“We knew from the start that we would confront strong opposition and now we have to succeed against them. We are thinking positively and I am convinced we can achieve big things together.”

Are you watching, Ronaldo? Wonderful Wales produce perfect team display


Wales are making history and they know it. After the players took a look at the pitch in Lille on Thursday, they lined up for a team photo with all of the staff. Twenty-four hours later, at the same venue, they have made it to the semi-finals of Euro 2016 with a 3-1 win over Belgium.

Together, stronger – that’s the team’s motto and it’s appropriate. In the pre-match press conference, coach Chris Coleman spoke of how sticking with each other in the “dark days” had helped this squad to bond. Captain Ashley Williams told the press: “This is a band of brothers.”

And the Welsh family are breaking new ground. Only once in the history of this footballing nation had they been in the quarter-finals of a major tournament – back at the 1958 World Cup in Sweden when John Charles et al were beaten by eventual champions Brazil and Pele.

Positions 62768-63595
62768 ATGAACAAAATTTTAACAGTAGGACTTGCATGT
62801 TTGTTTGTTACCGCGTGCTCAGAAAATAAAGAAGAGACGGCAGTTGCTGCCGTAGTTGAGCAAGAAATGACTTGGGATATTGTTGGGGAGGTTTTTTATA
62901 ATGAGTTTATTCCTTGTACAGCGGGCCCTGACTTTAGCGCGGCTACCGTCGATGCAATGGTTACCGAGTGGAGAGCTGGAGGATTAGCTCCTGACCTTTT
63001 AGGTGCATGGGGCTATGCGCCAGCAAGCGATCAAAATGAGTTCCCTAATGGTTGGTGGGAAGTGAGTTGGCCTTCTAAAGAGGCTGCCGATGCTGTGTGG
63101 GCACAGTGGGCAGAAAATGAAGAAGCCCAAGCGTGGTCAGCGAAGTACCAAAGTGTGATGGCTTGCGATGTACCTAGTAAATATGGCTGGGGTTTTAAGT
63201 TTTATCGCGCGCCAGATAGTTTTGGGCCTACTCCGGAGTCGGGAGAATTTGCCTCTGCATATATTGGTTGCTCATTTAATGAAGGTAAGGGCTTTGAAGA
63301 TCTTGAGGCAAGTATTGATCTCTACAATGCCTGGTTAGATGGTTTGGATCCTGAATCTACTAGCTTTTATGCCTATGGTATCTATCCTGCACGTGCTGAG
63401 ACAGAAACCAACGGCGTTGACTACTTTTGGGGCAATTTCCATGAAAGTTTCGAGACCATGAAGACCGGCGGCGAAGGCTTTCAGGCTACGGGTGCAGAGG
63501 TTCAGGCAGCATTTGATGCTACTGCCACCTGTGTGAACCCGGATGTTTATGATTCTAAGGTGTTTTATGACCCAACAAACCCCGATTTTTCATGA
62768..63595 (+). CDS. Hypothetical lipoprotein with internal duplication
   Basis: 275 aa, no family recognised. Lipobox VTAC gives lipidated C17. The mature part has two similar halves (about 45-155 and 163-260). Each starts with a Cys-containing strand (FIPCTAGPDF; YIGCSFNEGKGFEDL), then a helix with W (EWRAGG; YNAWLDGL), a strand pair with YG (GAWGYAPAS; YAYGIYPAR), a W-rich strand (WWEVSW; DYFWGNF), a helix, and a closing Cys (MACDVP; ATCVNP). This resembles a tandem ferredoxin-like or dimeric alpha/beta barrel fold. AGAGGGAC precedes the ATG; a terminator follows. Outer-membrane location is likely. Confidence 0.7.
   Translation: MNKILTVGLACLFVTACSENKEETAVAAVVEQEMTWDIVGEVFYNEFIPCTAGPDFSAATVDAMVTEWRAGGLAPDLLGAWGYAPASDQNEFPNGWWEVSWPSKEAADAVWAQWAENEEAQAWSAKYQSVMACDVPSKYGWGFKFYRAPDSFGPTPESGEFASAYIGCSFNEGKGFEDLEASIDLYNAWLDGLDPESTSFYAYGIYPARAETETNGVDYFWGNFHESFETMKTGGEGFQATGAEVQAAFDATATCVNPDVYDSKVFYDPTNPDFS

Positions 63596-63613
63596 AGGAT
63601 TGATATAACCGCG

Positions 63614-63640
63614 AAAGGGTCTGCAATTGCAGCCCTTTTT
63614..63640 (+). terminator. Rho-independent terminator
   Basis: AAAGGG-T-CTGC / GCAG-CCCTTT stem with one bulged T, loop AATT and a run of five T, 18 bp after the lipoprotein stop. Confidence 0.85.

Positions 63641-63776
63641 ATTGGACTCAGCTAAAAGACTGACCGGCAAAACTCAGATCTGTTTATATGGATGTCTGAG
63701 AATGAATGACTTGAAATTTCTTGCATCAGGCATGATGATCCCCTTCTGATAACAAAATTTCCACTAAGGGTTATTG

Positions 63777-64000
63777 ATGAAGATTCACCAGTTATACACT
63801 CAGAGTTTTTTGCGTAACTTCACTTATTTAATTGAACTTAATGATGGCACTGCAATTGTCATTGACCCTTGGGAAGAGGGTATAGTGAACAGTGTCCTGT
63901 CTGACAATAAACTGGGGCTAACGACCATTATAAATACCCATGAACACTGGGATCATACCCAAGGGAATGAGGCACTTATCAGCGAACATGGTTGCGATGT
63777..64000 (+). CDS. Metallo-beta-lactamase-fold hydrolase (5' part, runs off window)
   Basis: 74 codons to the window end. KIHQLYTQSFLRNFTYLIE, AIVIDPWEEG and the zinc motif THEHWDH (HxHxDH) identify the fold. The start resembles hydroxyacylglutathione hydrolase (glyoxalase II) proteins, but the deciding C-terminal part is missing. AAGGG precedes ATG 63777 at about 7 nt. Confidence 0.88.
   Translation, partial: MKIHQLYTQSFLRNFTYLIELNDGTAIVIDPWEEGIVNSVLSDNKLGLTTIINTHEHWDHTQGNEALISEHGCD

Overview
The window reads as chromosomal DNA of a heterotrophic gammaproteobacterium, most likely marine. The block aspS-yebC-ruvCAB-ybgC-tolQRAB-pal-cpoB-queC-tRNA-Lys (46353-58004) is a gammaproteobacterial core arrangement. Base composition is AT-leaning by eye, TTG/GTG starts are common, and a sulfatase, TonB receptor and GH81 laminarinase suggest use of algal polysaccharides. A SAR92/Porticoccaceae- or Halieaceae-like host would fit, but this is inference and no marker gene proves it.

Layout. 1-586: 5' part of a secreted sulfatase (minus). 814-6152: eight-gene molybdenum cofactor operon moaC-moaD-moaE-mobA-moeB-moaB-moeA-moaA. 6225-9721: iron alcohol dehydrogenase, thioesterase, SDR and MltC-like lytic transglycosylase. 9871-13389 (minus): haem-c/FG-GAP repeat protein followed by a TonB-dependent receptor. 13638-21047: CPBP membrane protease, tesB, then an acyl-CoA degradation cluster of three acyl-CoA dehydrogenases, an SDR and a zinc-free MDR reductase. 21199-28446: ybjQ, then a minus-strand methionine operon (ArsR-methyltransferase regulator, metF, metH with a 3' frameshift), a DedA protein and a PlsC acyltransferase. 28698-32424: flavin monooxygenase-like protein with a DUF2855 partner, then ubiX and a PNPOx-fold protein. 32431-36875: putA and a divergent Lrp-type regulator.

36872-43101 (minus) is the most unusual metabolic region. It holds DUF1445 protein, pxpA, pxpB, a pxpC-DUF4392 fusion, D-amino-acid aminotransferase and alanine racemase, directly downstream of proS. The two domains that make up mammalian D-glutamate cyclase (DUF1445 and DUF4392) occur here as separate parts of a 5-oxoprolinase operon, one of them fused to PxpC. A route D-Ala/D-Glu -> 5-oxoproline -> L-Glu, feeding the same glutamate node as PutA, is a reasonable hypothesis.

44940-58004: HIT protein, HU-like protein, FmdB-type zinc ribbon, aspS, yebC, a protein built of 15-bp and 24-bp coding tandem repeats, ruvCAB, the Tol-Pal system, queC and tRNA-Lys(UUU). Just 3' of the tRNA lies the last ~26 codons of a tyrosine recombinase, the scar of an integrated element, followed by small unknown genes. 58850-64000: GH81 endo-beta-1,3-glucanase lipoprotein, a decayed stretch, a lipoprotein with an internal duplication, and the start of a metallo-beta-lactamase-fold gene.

“We were out in Portugal a few weeks ago and one of the players from the ’58 team came up and had a chat, we were talking about the 1958 experience at the World Cup,” Coleman told the media on Thursday. “When they arrived back in Swansea, they were asked where they had been, had they been on holiday? People didn’t know about the World Cup.”

But they know about this and now it’s the fans on holiday – and before the match those supporters sang throughout the day: “Please don’t take me home…” And their team duly obliged on the pitch with a quite brilliant performance after it looked like Belgium may run away with it in the early stages.

After some last-ditch defending denied Belgium an opener with three successive blocks in the box, Radja Nainggolan drove a stunning strike past Wayne Hennessey and into the top corner minutes later. Wales were behind and they were being outplayed.